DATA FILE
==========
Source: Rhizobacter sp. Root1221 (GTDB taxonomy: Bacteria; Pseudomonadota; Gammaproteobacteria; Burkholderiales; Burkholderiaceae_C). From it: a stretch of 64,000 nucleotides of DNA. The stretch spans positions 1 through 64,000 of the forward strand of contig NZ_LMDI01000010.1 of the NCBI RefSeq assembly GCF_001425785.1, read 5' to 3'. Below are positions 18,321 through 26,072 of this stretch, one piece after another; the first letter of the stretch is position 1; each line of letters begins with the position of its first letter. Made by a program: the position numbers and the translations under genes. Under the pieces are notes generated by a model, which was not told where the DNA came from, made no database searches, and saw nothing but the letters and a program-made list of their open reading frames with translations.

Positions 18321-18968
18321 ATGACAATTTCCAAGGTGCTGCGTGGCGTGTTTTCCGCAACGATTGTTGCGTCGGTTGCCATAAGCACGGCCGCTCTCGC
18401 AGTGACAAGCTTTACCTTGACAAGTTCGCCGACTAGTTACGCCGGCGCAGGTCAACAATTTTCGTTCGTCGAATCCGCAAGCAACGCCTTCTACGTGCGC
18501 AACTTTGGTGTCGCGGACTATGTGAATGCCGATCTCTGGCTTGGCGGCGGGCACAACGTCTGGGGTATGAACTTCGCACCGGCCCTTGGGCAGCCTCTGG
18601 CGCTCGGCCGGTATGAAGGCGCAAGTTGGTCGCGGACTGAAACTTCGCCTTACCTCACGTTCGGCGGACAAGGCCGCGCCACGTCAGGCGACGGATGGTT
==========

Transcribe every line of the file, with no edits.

Source: Rhizobacter sp. Root1221 (GTDB taxonomy: Bacteria; Pseudomonadota; Gammaproteobacteria; Burkholderiales; Burkholderiaceae_C). From it: a stretch of 64,000 nucleotides of DNA. The stretch spans positions 1 through 64,000 of the forward strand of contig NZ_LMDI01000010.1 of the NCBI RefSeq assembly GCF_001425785.1, read 5' to 3'. Below are positions 18,321 through 26,072 of this stretch, one piece after another; the first letter of the stretch is position 1; each line of letters begins with the position of its first letter. Made by a program: the position numbers and the translations under genes. Under the pieces are notes generated by a model, which was not told where the DNA came from, made no database searches, and saw nothing but the letters and a program-made list of their open reading frames with translations.

Positions 18321-18968
18321 ATGACAATTTCCAAGGTGCTGCGTGGCGTGTTTTCCGCAACGATTGTTGCGTCGGTTGCCATAAGCACGGCCGCTCTCGC
18401 AGTGACAAGCTTTACCTTGACAAGTTCGCCGACTAGTTACGCCGGCGCAGGTCAACAATTTTCGTTCGTCGAATCCGCAAGCAACGCCTTCTACGTGCGC
18501 AACTTTGGTGTCGCGGACTATGTGAATGCCGATCTCTGGCTTGGCGGCGGGCACAACGTCTGGGGTATGAACTTCGCACCGGCCCTTGGGCAGCCTCTGG
18601 CGCTCGGCCGGTATGAAGGCGCAAGTTGGTCGCGGACTGAAACTTCGCCTTACCTCACGTTCGGCGGACAAGGCCGCGCCACGTCAGGCGACGGATGGTT